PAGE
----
Reasonable suspicion requires "a minimal level of objective justification, something more than an `unparticularized suspicion or hunch.'" State v. Watkins, 337 N.C. 437, 442, 446 S.E.2d 67, 70 (1994) (quoting United States v. Sokolow, 490 U.S. 1, 7, 109 S.Ct. 1581, 1585, 104 L.Ed.2d 1, 10 (1989)). "[T]he overarching inquiry when assessing reasonable suspicion is always based on the totality of the circumstances." State v. Maready, 362 N.C. 614, 619, 669 S.E.2d 564, 567 (2008).

In its order, the trial court made the following findings pertinent to whether Deputy Coleman had reasonable suspicion to stop defendant:

4. Deputy Coleman thereafter encountered a white Chevrolet Metro operating on Garland Highway with dim tail lights. 5. While following [defendant's] vehicle for three fourths of a mile to one mile, Deputy Coleman noticed the vehicle weaving erratically within its travel lane, weaving from the "fog line" to the center line several times. 6. Deputy Coleman described the movements of the vehicle as "like a ball bouncing in a small room." 7. Deputy Coleman observed that traffic was heavy in the opposite direction of the followed vehicle due to traffic going to a popular local lake. 8. Deputy Coleman became concerned that the driver's ability to control the vehicle was impaired. 9. Deputy Coleman became concerned for the safety of the oncoming traffic traveling in the direction opposite that of the followed vehicle after observing oncoming traffic taking evasive action by moving to the far right.

Since defendant does not challenge these findings of fact on appeal, they are "`presumed to be correct.'" State v. Pickard, 178 N.C. App. 330, 334, 631 S.E.2d 203, 206 (2006) (quoting Inspirational Network, Inc. v. Combs, 131 N.C. App. 231, 235, 506 S.E.2d 754, 758 (1998)). Based on these findings of fact, the trial court concluded that "[t]he weaving within the lane, it's character as `bouncing', the dim lights, the evasive movements of the oncoming traffic when viewed through the eyes of a reasonable cautious officer, guided by his training and experience, taken in total provide at least a minimal level of objective justification for stopping the vehicle." The court, therefore, determined that Deputy Coleman had a reasonable, articulable suspicion to conduct an investigative stop of defendant's vehicle.

Defendant contends that the trial court's findings are insufficient to support the trial court's conclusion. He argues that, at most, the court's findings establish that Deputy Coleman observed defendant weaving within his own lane of travel, which was insufficient to support the traffic stop.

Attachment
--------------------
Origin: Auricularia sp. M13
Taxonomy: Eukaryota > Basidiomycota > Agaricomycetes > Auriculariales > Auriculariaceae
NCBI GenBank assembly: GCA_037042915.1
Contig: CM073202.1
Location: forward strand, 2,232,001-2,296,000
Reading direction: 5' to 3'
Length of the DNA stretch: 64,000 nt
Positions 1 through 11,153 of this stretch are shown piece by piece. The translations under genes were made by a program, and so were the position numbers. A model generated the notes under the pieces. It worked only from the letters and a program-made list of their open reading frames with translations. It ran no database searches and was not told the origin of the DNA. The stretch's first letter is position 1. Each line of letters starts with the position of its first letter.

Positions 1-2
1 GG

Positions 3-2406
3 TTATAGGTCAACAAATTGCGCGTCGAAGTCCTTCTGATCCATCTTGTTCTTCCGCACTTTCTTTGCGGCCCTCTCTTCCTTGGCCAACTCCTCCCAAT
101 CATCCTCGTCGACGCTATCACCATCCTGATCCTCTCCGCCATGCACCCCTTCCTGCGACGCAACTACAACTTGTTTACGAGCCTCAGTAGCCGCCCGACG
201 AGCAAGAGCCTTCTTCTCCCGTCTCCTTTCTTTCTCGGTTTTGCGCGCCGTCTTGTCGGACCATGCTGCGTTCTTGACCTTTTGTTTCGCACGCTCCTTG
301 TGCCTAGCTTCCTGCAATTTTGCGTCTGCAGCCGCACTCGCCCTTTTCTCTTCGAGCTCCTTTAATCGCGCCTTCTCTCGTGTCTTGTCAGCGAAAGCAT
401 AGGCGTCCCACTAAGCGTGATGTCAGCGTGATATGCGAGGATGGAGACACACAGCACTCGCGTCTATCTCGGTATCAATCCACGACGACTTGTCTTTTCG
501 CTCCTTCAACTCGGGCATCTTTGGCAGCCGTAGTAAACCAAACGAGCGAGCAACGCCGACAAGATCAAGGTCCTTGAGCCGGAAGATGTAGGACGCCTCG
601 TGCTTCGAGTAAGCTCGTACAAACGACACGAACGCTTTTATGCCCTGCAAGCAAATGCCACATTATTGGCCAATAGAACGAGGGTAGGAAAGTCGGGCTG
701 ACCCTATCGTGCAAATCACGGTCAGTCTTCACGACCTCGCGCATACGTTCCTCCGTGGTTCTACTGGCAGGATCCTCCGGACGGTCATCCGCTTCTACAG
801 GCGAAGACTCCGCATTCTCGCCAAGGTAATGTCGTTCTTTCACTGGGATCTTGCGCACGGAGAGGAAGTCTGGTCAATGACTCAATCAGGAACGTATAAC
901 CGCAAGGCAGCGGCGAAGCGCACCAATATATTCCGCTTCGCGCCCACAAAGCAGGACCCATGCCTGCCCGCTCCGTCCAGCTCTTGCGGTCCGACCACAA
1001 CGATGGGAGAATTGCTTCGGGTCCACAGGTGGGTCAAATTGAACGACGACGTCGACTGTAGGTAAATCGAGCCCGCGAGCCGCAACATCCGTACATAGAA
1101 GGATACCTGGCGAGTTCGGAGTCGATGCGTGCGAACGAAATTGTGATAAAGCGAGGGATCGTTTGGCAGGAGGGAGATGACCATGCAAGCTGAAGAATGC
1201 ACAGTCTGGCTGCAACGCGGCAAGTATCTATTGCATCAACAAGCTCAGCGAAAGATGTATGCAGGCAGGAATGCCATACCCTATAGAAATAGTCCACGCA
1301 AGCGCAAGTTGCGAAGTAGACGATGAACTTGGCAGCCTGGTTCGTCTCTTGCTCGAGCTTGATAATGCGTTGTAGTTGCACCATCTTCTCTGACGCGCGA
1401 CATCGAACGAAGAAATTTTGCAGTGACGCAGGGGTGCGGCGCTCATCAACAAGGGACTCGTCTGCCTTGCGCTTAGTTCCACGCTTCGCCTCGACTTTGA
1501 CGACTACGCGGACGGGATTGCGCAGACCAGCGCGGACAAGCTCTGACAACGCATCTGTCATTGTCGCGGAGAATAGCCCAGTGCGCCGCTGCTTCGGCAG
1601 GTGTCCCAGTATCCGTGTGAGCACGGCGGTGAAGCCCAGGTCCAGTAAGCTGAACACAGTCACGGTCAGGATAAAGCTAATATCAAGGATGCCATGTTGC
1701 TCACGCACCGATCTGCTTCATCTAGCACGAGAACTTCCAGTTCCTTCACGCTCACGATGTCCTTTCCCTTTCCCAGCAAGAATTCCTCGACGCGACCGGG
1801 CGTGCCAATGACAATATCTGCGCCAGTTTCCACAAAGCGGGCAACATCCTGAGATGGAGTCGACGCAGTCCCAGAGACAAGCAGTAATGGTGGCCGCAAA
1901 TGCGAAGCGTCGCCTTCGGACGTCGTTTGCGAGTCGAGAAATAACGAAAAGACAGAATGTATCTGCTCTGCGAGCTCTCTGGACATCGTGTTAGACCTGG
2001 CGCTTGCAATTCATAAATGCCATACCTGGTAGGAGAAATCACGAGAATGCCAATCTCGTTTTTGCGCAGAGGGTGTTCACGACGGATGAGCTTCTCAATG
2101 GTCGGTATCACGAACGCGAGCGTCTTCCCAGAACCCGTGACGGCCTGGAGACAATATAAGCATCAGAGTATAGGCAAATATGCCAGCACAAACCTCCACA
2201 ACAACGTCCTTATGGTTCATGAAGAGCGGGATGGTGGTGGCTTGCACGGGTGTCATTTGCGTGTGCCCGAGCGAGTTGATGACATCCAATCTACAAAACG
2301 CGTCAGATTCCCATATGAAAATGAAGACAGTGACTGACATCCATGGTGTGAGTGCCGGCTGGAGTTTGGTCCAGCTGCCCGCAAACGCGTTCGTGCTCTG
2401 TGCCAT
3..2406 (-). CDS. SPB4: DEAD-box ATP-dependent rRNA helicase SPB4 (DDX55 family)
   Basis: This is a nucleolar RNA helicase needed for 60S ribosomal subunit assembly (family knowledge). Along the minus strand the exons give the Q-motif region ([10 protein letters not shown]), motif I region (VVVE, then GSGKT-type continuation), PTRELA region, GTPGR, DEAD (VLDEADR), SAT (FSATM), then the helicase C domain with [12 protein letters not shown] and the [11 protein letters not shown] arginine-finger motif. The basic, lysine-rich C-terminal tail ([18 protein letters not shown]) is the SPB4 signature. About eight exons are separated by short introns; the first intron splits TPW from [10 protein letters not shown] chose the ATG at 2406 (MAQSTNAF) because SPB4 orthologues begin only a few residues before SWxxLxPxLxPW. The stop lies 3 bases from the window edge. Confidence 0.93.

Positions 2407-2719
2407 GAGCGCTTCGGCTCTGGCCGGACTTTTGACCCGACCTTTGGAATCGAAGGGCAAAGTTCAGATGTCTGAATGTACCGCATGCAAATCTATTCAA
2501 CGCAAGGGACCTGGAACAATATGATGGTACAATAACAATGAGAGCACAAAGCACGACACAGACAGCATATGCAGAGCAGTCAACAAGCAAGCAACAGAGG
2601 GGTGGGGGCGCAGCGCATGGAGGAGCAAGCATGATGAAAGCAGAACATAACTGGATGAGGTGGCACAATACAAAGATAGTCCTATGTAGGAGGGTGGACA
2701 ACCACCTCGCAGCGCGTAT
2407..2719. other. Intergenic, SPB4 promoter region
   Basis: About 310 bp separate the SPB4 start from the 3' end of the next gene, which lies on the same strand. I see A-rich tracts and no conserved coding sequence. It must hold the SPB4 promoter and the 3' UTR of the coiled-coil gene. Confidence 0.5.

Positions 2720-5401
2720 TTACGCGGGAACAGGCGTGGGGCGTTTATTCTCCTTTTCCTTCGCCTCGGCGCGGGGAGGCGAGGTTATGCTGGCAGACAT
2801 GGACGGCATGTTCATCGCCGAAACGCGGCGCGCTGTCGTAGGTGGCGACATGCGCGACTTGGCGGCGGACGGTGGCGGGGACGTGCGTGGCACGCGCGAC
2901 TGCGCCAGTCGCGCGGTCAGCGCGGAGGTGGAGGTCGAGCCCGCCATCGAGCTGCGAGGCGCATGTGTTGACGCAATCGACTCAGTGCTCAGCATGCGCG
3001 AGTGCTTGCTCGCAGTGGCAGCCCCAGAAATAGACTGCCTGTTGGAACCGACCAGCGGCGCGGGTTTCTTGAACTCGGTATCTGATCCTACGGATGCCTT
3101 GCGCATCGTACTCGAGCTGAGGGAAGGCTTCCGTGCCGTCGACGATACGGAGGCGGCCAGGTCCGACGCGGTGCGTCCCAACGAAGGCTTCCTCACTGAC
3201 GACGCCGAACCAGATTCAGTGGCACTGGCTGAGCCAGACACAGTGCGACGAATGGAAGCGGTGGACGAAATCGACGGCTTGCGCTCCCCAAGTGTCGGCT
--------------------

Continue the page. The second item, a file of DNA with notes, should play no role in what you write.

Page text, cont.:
This Court has previously held that a "defendant's weaving within his lane, standing alone, is insufficient to support a reasonable suspicion that defendant was driving under the influence of alcohol." State v. Fields, 195 N.C. App. 740, 746, 673 S.E.2d 765, 769 (2009). In this case, however, the trial court did not find only that defendant was weaving in his lane, but rather that defendant's driving was "`like a ball bouncing in a small room.'" The driving was so erratic that the officer observed other drivers—in heavy traffic—taking evasive maneuvers to avoid defendant's car.

Defendant's conduct in this case was distinguishable from that of the defendants in Fields and State v. Peele, 196 N.C. App. 668, 675 S.E.2d 682 (2009), the cases upon which defendant relies. In Fields, this Court concluded that there was insufficient evidence to support a traffic stop when the officer attempted to justify his stop based only on the fact that he saw the defendant weave within his lane three times over one and a half miles. 195 N.C.App. at 746, 673 S.E.2d at 769. In Peele, this Court found that an unreliable anonymous tip coupled with the defendant's weaving a single time did not create a reasonable suspicion to justify the stop. 196 N.C.App. at 671, 675 S.E.2d at 685. Thus, neither Fields nor Peele involved the level of erratic driving and potential danger to other drivers that was involved in this case.

We hold the trial court properly concluded that Officer Coleman had the "minimal level of objective justification" that our courts have required to constitute reasonable suspicion. Watkins, 337 N.C. at 442, 446 S.E.2d at 70. Therefore, the stop was proper, and the trial court properly denied defendant's motion to suppress.

No error.

Judges STEELMAN and BEASLEY concur.